This is an outdated article, written during my teens, long before I became a professional software developer. This is not a resume!
A little history
When I was about 15 I started 'playing' with Visual Basic 6, you might have read about that stuff on another page of my website. Over the years I've had two Visual Basic courses, one in highschool, and one at college. These were both pretty basic and easy though, they were meant to be an introduction to programming. On the positive side, I got good grades. At that time I liked VB, but looking back I really should have picked a more serious language. Below I present a list of software I played with (thus being very familiar with that subject). I also elaborate a bit more and share my experience.
After writing a few small scripts in PHP, It was obvious that PHP wasn't the best suited language for these kind of things. Although you can perfectly do shell scripting in PHP, I explored PERL, the infamous scripting language. I wrote Skymeter in PERL. I didn't like PERL very much though, I found the documentation to be a bit cryptic. The language's syntax is also very loose, there seem to be a thousand ways to do the same syntactic thing. Most PERL scripts I found were complicated and each used other syntax to do basic operations.
I really fell in love with python. It's a simple, beautiful object orientated language and has lots of extensions. It also has great platform bindings for the GNOME desktop and the WxPython bindings allow you to create a GUI that runs on Windows, Linux, and the Mac OS. Using WxPython you can build programs that use the native widgets on all three platforms! Accessing the serial port is very easy too, so this combination allows you to create nice interfaces for microcontroller projects. Database access is made easy by the SQLObject library, and you can find modules for all the big web technologies, for a complete list of these web technologies, refer to the Turbo-Gears project.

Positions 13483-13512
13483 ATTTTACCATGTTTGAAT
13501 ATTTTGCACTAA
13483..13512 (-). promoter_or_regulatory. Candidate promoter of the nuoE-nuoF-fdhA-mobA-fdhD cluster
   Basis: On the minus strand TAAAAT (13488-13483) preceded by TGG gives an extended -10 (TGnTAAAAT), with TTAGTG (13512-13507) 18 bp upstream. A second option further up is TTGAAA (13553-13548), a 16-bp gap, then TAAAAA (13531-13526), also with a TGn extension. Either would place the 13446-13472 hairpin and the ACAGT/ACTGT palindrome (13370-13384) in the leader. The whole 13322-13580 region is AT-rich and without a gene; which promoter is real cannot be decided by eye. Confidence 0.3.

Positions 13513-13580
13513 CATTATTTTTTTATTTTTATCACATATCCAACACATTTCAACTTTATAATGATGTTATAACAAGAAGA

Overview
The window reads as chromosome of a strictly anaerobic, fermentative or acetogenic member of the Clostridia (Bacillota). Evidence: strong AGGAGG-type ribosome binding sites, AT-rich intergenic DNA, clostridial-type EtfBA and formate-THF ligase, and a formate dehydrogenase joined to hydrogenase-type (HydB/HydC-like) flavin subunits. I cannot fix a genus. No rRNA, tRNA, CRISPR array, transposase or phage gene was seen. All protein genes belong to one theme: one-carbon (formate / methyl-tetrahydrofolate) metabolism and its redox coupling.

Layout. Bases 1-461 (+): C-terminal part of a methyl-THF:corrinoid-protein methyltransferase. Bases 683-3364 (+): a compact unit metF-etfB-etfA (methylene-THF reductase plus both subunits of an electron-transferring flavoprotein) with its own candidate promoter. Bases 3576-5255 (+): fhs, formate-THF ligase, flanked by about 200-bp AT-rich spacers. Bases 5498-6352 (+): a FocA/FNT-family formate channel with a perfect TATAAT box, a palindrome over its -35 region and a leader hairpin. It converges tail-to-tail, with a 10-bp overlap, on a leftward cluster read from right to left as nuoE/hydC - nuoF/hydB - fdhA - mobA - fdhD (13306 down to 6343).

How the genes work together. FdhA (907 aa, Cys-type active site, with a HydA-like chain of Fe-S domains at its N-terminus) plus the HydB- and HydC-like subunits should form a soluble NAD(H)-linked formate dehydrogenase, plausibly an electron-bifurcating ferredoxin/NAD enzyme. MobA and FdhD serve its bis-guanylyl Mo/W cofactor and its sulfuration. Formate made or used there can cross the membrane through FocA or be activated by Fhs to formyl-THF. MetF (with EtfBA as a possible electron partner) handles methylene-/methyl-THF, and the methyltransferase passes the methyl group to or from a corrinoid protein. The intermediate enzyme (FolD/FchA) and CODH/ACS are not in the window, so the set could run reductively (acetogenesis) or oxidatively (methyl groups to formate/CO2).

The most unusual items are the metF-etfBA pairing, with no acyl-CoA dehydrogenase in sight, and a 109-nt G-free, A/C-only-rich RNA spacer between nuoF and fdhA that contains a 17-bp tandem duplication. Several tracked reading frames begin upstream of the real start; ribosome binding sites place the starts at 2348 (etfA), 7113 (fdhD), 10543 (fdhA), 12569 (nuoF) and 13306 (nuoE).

Python code is platform independent by design. Recently ports to the .NET framework have reached maturity, so .NET zealots can have fun in style.
I had a C course in school, and also learned 8051 assembler. I know my way around JAL, a simple and free (as in freedom) programming language for PIC microcontrollers, which isn't as popular as it should.